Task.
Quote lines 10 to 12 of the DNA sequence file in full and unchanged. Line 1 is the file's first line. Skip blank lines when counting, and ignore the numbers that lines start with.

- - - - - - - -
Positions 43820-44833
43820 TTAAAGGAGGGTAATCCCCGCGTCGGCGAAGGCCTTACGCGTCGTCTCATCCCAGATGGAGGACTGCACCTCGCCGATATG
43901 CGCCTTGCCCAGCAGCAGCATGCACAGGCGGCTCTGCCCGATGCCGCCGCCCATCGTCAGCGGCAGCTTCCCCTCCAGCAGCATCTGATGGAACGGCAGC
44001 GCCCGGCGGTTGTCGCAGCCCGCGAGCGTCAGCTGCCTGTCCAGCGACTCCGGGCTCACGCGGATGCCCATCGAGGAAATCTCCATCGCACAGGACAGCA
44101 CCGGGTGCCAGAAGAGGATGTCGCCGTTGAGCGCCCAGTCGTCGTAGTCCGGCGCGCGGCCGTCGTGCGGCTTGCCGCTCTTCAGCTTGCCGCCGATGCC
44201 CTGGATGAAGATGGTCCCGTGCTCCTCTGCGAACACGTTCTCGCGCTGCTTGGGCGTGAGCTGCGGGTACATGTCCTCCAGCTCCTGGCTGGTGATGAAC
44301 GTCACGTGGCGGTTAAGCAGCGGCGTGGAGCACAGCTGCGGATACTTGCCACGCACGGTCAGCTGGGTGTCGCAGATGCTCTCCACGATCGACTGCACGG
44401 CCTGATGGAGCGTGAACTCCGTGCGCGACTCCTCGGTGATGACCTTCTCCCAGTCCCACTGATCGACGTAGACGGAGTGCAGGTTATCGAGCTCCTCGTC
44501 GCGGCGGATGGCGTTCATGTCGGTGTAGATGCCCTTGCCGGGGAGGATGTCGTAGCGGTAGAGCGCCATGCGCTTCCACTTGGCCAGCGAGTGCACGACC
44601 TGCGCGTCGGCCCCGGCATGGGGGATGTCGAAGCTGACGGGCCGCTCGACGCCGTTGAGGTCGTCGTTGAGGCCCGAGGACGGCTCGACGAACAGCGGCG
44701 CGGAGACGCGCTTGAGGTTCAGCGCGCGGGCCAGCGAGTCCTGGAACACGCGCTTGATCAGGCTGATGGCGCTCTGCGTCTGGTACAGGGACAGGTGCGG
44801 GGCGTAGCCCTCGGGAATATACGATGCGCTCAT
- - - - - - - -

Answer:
44601 TGCGCGTCGGCCCCGGCATGGGGGATGTCGAAGCTGACGGGCCGCTCGACGCCGTTGAGGTCGTCGTTGAGGCCCGAGGACGGCTCGACGAACAGCGGCG
44701 CGGAGACGCGCTTGAGGTTCAGCGCGCGGGCCAGCGAGTCCTGGAACACGCGCTTGATCAGGCTGATGGCGCTCTGCGTCTGGTACAGGGACAGGTGCGG
44801 GGCGTAGCCCTCGGGAATATACGATGCGCTCAT